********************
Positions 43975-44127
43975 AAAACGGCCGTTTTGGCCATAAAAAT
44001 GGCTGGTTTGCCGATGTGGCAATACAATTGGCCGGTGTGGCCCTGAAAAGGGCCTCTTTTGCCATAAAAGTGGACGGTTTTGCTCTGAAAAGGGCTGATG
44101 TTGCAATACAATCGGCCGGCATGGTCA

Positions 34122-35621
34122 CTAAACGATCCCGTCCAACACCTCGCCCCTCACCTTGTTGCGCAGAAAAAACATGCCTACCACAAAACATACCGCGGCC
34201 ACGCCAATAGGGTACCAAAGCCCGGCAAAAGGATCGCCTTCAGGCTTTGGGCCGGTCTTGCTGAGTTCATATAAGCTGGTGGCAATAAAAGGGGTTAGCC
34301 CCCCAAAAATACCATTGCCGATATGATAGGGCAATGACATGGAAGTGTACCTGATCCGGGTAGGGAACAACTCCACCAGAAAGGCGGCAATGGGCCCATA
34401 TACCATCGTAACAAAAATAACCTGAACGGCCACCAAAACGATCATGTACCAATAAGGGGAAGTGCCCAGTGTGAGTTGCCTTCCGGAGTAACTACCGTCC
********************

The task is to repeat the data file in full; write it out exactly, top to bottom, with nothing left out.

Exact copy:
Positions 43975-44127
43975 AAAACGGCCGTTTTGGCCATAAAAAT
44001 GGCTGGTTTGCCGATGTGGCAATACAATTGGCCGGTGTGGCCCTGAAAAGGGCCTCTTTTGCCATAAAAGTGGACGGTTTTGCTCTGAAAAGGGCTGATG
44101 TTGCAATACAATCGGCCGGCATGGTCA

Positions 34122-35621
34122 CTAAACGATCCCGTCCAACACCTCGCCCCTCACCTTGTTGCGCAGAAAAAACATGCCTACCACAAAACATACCGCGGCC
34201 ACGCCAATAGGGTACCAAAGCCCGGCAAAAGGATCGCCTTCAGGCTTTGGGCCGGTCTTGCTGAGTTCATATAAGCTGGTGGCAATAAAAGGGGTTAGCC
34301 CCCCAAAAATACCATTGCCGATATGATAGGGCAATGACATGGAAGTGTACCTGATCCGGGTAGGGAACAACTCCACCAGAAAGGCGGCAATGGGCCCATA
34401 TACCATCGTAACAAAAATAACCTGAACGGCCACCAAAACGATCATGTACCAATAAGGGGAAGTGCCCAGTGTGAGTTGCCTTCCGGAGTAACTACCGTCC